This apparent double standard has led many to conclude, very reasonably, that the arm of “international justice” only reaches out in a particular direction. While condemning Gaddafi’s actions, a statement by the Secretary General of the Arab National Conference firmly rejected what he saw as ICC interference in Arab affairs toward the implementation of US dictates for the region. He asserted that the ICC’s failure to take action against even one in the plethora of US and Zionist crimes forfeited its right to sue any official in an Arab country, whatever their crime. He went on to say that foreign intervention in all its forms was unacceptable and has never been in the interest of the Arab people who are more than capable of reasserting their rights without the intervention of a foreign court which lacks credibility and integrity and implements the will of colonialists and Zionists (who are often one and the same). Libyan officials have also dismissed the ICC action asserting that the court is a “baby of the European Union designed for African politicians and leaders”.

However, the fact that the former Serb leader Slobodan Milosevic was brought to trial in The Hague cannot be ignored. Neither can the fact that it was not so long ago that Britain, along with the rest of Europe, was willing to forgive the despised Gaddafi for other crimes, state terrorism, etc., in a sordid example of capitalist endeavours to secure geopolitical and economic interests over morality and justice. Alas for him, but it appears that the changing political landscape in the Middle East has rendered Gaddafi an untenable ally and trading partner and thus a legitimate target for “international justice”.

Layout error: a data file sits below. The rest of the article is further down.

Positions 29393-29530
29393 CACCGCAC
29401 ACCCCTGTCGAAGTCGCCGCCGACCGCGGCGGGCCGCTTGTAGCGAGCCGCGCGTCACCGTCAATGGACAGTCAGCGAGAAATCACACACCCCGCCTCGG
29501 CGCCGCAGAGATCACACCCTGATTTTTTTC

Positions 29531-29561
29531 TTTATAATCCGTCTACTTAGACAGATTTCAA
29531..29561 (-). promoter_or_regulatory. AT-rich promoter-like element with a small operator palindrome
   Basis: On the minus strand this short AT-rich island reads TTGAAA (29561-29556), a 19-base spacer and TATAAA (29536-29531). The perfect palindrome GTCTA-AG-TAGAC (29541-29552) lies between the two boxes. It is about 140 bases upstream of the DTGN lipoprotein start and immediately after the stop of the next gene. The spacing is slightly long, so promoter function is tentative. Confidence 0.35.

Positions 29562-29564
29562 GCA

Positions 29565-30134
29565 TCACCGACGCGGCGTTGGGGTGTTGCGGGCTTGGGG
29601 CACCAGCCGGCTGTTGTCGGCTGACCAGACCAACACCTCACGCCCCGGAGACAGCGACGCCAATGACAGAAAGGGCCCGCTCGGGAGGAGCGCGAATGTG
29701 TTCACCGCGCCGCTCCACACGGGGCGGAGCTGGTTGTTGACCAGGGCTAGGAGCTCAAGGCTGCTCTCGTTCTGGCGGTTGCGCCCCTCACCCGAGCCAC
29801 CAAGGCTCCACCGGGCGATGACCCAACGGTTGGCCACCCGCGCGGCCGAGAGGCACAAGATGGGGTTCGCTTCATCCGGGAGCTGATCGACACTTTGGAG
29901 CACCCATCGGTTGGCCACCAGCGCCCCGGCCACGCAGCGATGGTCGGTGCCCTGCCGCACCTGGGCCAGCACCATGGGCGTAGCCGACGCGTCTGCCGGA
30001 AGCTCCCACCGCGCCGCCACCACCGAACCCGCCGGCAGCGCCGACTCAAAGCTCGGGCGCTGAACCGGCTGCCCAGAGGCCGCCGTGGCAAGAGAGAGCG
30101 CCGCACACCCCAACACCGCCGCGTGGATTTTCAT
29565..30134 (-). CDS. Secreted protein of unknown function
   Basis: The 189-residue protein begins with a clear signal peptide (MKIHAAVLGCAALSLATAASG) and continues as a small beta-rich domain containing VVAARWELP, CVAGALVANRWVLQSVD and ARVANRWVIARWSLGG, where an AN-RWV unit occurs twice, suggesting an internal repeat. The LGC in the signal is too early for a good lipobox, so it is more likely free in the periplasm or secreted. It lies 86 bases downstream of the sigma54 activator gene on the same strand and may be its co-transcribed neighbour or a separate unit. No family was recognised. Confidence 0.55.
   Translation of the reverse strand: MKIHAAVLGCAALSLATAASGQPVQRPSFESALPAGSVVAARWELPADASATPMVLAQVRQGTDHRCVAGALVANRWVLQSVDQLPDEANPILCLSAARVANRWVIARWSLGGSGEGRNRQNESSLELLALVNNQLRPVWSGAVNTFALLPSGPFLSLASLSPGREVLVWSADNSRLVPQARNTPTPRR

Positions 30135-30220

Amnesty International has said the international community must not allow justice to appear selective. But for all of William Hague’s talk of human rights and an “ethical foreign policy”, it appears that for Britain, Europe and beyond, strategic considerations and commercial interests held in common with Israel, will always be at the core of any foreign policy and its implementation.

The views expressed in this article belong to the author and do not necessarily reflect the editorial policy of Middle East Monitor.